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Windows 7's New Autoplay Helps Stop Malware

All throughout April, the Conficker worm was one of the top things on the mind of those thinking about PC security.

While Conficker so far hasn’t caused any sort of PC outbreak, it does draw attention to the spread of malware across Windows machines. Like all malware, however, it requires actual user consent (or at least some form of action) for it to infect a system.

Windows 7 aims to protect users better by making a small change that should take away one way that malware sneaks onto Windows XP and Windows Vista – taking away AutoPlay options for removable non-optical media.

“While presenting an AutoRun task in AutoPlay has been available since Windows XP, we have seen a marked increase in the amount of malware that is using AutoRun as a potential method of propagation,” explained Arik Cohen, a program manager on the Core User Experience team. “According to the Security Intelligence Report, an enterprise study by Forefront Client Security found that the category of malware that can propagate via AutoRun accounted for 17.7% of infections in the second half of 2008 – the largest single category of malware infections.”

In Windows 7, freshly inserted USB drives, SD cards and other media (but not CD or DVD) will no longer have the “Install or run program” option available in AutoPlay.

It may seem like a small change, but after seeing the image below, we can see how easy it would be to accidentally click the wrong action.

The way Windows Vista does it

The way Windows 7 does it
Marcus Yam
Marcus Yam served as Tom's Hardware News Director during 2008-2014. He entered tech media in the late 90s and fondly remembers the days when an overclocked Celeron 300A and Voodoo2 SLI comprised a gaming rig with the ultimate street cred.
  • Vettedude
    I always just use the View files with Explorer. I hate that when I have music on my flash drive it says: Do you want windows to open this with iTunes, WMP, Windows Media Center etc. For me, this is more of a annoyance relief.
    Reply
  • akoegle
    disable auto run if it's that annoying. Whats annoying is people complaining about things that they don't understand.
    Reply
  • SirCrono
    It's a welocme change, I too prefer to open windows explorer to browse my files
    Reply
  • Vettedude
    akoegledisable auto run if it's that annoying. Whats annoying is people complaining about things that they don't understand.I love autorun. I just don't like that one section that will be gone with Windows 7. You shouldn't just cherry-pick my comment and deduce that I hate autorun. I said I hate the Install and run option.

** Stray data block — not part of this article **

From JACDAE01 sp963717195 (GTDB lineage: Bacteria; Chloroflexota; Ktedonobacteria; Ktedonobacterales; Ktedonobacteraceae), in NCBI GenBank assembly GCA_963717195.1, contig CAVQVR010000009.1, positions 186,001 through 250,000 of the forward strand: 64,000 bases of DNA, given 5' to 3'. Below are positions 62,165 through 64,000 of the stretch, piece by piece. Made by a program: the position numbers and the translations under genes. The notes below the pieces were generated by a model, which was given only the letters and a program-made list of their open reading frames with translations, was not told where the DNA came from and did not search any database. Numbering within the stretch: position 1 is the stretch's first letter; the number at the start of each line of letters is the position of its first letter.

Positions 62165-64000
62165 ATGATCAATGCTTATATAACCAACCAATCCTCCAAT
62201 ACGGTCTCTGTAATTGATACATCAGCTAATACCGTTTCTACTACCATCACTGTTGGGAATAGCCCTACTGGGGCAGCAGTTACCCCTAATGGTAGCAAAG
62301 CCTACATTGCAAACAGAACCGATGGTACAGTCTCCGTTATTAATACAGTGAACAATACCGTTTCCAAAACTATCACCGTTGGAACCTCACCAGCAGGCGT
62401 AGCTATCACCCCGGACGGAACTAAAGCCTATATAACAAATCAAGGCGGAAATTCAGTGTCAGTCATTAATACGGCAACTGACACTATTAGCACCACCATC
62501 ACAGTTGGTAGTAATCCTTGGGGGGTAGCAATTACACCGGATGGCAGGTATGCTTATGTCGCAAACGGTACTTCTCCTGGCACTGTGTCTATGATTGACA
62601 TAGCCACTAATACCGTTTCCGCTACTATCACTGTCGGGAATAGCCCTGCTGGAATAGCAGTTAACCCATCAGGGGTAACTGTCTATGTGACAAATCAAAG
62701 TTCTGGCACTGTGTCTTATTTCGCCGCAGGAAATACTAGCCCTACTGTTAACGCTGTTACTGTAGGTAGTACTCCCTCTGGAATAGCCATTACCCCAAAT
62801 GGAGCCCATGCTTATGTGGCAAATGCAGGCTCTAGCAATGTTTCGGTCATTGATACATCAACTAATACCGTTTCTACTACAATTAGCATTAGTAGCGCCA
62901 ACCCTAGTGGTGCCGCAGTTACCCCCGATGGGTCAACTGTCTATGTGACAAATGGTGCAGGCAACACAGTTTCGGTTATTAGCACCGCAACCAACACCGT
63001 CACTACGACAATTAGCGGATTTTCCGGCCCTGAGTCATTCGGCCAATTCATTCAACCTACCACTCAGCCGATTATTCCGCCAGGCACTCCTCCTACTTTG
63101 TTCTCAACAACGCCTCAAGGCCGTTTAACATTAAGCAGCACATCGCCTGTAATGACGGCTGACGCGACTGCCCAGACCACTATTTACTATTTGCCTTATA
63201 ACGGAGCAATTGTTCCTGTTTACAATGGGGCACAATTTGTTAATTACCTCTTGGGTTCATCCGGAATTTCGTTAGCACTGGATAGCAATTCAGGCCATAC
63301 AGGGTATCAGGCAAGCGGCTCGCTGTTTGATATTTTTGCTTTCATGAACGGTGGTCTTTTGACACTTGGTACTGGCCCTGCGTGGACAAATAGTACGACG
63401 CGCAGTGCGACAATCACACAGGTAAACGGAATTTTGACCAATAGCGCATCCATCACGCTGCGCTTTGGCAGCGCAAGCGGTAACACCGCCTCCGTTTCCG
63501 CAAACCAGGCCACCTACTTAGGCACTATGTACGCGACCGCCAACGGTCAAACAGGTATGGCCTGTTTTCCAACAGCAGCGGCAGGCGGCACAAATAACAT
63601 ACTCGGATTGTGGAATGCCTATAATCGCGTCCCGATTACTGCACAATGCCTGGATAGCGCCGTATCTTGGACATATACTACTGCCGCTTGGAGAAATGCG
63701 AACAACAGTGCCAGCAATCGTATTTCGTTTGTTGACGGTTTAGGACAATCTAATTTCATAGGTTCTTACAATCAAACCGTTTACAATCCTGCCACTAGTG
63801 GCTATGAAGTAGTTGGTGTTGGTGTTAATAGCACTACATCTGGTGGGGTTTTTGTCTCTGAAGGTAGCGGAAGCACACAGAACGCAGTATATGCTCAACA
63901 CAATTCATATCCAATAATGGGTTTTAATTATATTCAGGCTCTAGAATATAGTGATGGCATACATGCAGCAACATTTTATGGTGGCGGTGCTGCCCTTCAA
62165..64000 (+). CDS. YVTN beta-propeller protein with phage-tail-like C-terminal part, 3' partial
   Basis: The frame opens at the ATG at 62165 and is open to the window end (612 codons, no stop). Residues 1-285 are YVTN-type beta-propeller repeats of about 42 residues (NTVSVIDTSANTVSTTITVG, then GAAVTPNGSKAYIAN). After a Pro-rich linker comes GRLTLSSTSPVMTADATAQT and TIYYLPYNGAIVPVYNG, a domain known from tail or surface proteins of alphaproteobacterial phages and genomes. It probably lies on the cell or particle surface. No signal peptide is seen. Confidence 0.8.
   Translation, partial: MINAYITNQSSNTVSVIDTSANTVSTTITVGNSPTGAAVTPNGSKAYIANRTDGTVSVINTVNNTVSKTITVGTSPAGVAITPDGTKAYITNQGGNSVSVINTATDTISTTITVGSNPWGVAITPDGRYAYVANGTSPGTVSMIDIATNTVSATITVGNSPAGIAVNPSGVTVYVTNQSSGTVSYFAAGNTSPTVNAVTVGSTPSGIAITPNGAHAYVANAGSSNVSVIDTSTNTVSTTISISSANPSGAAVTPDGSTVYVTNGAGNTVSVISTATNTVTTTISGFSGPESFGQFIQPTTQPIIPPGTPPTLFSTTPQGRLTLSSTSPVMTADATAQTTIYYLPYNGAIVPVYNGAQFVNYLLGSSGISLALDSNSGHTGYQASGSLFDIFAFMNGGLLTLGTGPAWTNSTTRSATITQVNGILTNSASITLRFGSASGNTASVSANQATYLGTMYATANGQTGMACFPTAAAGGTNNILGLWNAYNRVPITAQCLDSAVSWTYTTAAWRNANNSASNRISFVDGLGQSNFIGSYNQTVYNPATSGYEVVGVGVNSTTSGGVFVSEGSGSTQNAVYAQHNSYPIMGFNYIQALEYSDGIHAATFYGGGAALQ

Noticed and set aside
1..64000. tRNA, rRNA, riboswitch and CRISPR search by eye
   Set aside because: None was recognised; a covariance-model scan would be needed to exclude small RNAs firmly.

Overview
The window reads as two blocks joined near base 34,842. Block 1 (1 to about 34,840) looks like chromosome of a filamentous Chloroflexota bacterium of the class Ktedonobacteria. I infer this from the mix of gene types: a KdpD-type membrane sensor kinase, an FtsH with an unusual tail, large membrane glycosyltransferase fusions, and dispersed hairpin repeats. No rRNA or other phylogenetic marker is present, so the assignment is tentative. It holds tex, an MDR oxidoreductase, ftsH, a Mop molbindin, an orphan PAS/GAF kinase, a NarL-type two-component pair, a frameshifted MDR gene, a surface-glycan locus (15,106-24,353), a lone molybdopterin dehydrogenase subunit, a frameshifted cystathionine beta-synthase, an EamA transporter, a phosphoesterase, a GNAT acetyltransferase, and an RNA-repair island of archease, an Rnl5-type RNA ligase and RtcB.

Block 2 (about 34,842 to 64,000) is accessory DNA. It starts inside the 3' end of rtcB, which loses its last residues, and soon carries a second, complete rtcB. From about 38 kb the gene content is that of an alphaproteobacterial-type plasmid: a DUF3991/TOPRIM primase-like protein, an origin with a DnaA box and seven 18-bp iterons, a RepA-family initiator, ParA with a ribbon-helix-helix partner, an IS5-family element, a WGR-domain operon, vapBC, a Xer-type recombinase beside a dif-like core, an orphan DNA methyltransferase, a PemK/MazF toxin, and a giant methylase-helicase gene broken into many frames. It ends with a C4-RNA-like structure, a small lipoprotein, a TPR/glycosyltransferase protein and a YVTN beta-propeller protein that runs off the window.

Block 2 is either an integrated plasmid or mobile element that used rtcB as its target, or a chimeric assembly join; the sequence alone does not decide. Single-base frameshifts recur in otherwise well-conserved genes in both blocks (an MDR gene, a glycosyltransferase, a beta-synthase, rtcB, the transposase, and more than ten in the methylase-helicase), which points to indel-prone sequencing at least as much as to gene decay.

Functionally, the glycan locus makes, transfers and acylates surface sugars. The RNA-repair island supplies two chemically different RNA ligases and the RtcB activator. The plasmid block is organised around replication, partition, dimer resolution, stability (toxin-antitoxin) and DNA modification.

Reply
  • Shadow703793
    I disable Autorun. I just open Explorer with Windows + E, much faster and less annoying imo esp. if you switch flash drives often.
    Reply
  • jsloan
    sounds great!
    Reply
  • hemelskonijn
    I for one do hate autorun and although i know i can turn it off i would prefer autorun to be off by default.

    Those who are able to turn it back on are probaly 1337 enough to handle the dangers like akoegle.

    (this is sarcasm autorun seriously is annoying in my personal opinion and i doubt its wrong to think to turn it of by default gives the user more control and protects the ignorants from the big bad evils)
    Reply
  • brendano257
    I love how autorun in Vista doesn't even save your previous actions (even if you tell it to...?) and the fact that there isn't an option to do nothing, not one that you can save at least. Every time I plug in my iPod I get a pop-up asking me what I want to do, it's annoying to the point of stupidity because all I want is for it to do what it's supposed to (open in iTunes and just have Windows stfu about it.)

    I think general computer educations needs to become more widespread so we don't need stupid-user features questioning our every move...especially for those of us who know what we are doing, possibly more than Windows does....
    Reply
  • seatrotter
    "...taking away AutoPlay options for removable non-optical media."

    How about non-removable such as local drives and network drives? It is rare, if at all, for a local/network drivers to use the autorun feature, but it is enabled by default. I have seen how such an oversight have continually caused malware infection.

    I sometimes help around my parents' shop and one of the things I ensure is that ONLY optical drives are allowed the autorun feature (a small trade-off as opposed to completely disallow all drive types).
    Reply
  • i usually use Ninja Pendisk to auto-delete the file autorun.inf when removable media is inserted. Much safer.

    Unfortunately, i have experienced my vista infected with virus by just opening windows explorer to view the files in my friend's removable usbdrive, even though the autorun has been disabled. Windows is not really safe...
    Reply